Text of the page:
Kushner's plays are famously subject to ongoing revisions, and this one could use further focus, particularly in defining Gus, Pill or Empty as the emotional center. While detours into Pill's relationship with Eli make pertinent points about the commodification of love and desire, they spend too much time outside the main plot. Nor does it help that African-American Paul is a speechifying martyr.

But the painful, angry process of the family members as they refuse, accept or distance themselves from Gus' seemingly irrevocable decision is orchestrated with passion and explosive spontaneity. The highlight of the play is a sustained second-act cacophony of overlapping dialogue that captures the heat of dissent and half-buried resentments with a thrilling verisimilitude both awful and hilarious.

Maeve, Clio and Paul all dabble in theological studies, which allows Kushner to stir God into the mix, along with politics and class.

Director Michael Greif, who staged last season's exquisite Angels in America revival, has a fine understanding of the rumblings, the periods of intense contemplation and the thunderclaps of Kushner's language. Encompassing two floors and a porch, Mark Wendland's masterful set makes the perfect arena for this internecine battle, underlining that a family's house is the vessel for its history, but also a means by which it can be erased.

Greif's cast is fully committed to the complexities of these flawed and often far from sympathetic characters, conditioned by a set of beliefs and values they struggle to honor.

Standout work comes Cristofer, all grim, wounded purposefulness, stubborn convictions and snarling self-justification; Emond, whose hardheaded character is the biggest chip off the old block; Pasquale, hurt and vulnerable, yet spitting out V's soured opinion of the union movement as a body blow to Gus; Wehle, her Sphinx-like composure cracked by the driest of observations; and Skraastad, whose tightly wound rants pierce the tension with spiky humor.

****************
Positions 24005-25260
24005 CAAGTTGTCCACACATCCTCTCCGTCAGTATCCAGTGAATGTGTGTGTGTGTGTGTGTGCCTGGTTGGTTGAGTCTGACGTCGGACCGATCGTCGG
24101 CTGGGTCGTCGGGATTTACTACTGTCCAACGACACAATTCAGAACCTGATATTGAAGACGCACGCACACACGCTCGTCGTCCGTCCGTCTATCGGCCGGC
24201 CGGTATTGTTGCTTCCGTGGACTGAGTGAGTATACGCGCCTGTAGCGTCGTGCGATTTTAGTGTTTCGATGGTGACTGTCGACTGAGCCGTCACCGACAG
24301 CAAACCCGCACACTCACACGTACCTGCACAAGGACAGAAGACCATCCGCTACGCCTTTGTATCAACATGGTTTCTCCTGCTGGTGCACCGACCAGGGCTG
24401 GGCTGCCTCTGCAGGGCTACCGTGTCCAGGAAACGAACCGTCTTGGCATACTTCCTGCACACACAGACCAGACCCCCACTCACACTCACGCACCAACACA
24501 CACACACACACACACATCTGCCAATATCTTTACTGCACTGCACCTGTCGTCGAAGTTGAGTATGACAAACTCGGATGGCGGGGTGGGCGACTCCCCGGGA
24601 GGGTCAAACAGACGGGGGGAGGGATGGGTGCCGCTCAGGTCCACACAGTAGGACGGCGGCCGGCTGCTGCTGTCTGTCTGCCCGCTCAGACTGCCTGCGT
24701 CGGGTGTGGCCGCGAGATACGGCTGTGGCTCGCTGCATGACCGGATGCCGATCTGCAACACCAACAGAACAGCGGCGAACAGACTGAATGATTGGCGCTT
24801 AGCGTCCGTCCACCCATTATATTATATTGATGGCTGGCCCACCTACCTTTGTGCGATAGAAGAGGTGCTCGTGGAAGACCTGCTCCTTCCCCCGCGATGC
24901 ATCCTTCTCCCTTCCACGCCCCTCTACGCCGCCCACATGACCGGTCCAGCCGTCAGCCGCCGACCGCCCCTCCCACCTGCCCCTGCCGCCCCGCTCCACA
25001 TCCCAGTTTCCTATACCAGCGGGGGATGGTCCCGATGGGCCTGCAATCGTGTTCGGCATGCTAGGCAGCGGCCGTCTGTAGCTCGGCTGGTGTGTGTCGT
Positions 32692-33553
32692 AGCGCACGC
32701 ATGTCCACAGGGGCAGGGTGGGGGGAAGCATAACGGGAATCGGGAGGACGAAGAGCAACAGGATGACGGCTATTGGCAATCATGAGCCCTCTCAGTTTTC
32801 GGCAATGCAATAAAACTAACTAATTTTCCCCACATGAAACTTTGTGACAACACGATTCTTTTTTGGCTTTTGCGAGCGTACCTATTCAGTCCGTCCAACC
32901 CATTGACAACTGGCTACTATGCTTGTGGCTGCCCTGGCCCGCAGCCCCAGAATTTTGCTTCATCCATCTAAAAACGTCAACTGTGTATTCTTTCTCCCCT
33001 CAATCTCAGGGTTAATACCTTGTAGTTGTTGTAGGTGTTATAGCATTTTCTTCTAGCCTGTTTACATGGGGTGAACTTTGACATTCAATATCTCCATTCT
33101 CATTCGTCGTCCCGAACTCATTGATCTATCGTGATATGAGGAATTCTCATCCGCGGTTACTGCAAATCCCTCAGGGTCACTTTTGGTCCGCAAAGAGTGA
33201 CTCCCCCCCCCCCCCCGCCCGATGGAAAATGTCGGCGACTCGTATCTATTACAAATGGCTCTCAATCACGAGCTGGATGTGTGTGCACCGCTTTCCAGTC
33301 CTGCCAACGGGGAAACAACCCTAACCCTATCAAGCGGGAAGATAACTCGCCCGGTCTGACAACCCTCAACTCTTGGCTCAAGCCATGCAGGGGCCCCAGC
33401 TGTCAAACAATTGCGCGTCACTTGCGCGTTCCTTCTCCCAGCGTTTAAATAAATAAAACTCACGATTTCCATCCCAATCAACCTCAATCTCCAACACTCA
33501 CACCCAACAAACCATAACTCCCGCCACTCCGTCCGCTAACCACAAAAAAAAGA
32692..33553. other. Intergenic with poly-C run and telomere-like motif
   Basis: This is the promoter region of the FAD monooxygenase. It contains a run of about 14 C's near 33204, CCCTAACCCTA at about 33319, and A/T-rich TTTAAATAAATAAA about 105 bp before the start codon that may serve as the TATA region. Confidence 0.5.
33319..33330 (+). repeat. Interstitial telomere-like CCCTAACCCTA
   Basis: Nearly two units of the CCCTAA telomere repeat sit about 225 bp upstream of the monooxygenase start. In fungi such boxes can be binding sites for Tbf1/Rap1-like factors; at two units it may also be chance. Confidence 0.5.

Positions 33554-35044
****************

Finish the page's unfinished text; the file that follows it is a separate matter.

The play has echoes of Arthur Miller and Clifford Odets, a wry reference to Chekhov and even a vague nod to Tennessee Williams, who knew better than anyone that the kindness of strangers could be bought, as Gus perhaps discovers at the end. Comparisons also are inevitable with Tracy Letts' August: Osage County, another howling epic about a scrappy family, that one beginning with a suicide rather than inching toward a pre-announced one.

Kushner is making hard assessments here on family, community and country, the forces that shape who we are and how we think. But even in a drama built out of a sense of hopelessness, the playwright never surrenders to negativism; in his final scenes, he opens a door to death while preparing for new life.

Venue: Public Theater, New York (Runs through June 12)
Cast: Michael Cristofer, Linda Emond, Michael Esper, K. Todd Freeman, Hettienne Park, Steven Pasquale, Molly Price, Matt Servitto, Danielle Skraastad, Stephen Spinella, Brenda Wehle
Playwright: Tony Kushner
Director: Michael Greif
Set designer: Mark Wendland
Costume designer: Clint Ramos
Lighting designer: Kevin Adams
Sound designer: Ken Travis
Music: Michael Friedman
Presented by the Public Theater, Signature Theatre Company, in association with the Guthrie Theater